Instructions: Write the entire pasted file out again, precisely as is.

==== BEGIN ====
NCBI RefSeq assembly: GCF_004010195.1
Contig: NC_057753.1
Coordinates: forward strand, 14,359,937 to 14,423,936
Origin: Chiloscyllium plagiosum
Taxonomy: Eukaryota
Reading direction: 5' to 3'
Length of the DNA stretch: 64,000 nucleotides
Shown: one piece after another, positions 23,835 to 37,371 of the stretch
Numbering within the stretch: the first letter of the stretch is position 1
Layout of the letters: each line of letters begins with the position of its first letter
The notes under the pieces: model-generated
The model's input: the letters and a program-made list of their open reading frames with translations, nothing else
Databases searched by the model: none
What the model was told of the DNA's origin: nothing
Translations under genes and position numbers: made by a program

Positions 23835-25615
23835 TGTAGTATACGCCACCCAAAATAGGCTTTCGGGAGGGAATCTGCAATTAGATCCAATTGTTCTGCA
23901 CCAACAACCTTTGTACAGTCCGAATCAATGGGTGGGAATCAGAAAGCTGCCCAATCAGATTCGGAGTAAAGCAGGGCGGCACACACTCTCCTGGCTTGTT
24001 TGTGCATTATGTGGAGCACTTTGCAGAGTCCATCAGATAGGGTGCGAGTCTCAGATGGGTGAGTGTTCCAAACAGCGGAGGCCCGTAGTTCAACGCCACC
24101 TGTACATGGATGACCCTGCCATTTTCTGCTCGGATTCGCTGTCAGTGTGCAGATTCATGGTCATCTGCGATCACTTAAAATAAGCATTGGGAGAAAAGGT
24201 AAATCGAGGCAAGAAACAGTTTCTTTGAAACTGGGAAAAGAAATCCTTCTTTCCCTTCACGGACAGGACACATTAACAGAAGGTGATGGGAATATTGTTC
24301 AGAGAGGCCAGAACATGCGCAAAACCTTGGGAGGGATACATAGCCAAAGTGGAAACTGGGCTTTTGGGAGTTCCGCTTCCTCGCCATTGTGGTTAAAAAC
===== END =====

NCBI RefSeq assembly: GCF_004010195.1
Contig: NC_057753.1
Coordinates: forward strand, 14,359,937 to 14,423,936
Origin: Chiloscyllium plagiosum
Taxonomy: Eukaryota
Reading direction: 5' to 3'
Length of the DNA stretch: 64,000 nucleotides
Shown: one piece after another, positions 23,835 to 37,371 of the stretch
Numbering within the stretch: the first letter of the stretch is position 1
Layout of the letters: each line of letters begins with the position of its first letter
The notes under the pieces: model-generated
The model's input: the letters and a program-made list of their open reading frames with translations, nothing else
Databases searched by the model: none
What the model was told of the DNA's origin: nothing
Translations under genes and position numbers: made by a program

Positions 23835-25615
23835 TGTAGTATACGCCACCCAAAATAGGCTTTCGGGAGGGAATCTGCAATTAGATCCAATTGTTCTGCA
23901 CCAACAACCTTTGTACAGTCCGAATCAATGGGTGGGAATCAGAAAGCTGCCCAATCAGATTCGGAGTAAAGCAGGGCGGCACACACTCTCCTGGCTTGTT
24001 TGTGCATTATGTGGAGCACTTTGCAGAGTCCATCAGATAGGGTGCGAGTCTCAGATGGGTGAGTGTTCCAAACAGCGGAGGCCCGTAGTTCAACGCCACC
24101 TGTACATGGATGACCCTGCCATTTTCTGCTCGGATTCGCTGTCAGTGTGCAGATTCATGGTCATCTGCGATCACTTAAAATAAGCATTGGGAGAAAAGGT
24201 AAATCGAGGCAAGAAACAGTTTCTTTGAAACTGGGAAAAGAAATCCTTCTTTCCCTTCACGGACAGGACACATTAACAGAAGGTGATGGGAATATTGTTC
24301 AGAGAGGCCAGAACATGCGCAAAACCTTGGGAGGGATACATAGCCAAAGTGGAAACTGGGCTTTTGGGAGTTCCGCTTCCTCGCCATTGTGGTTAAAAAC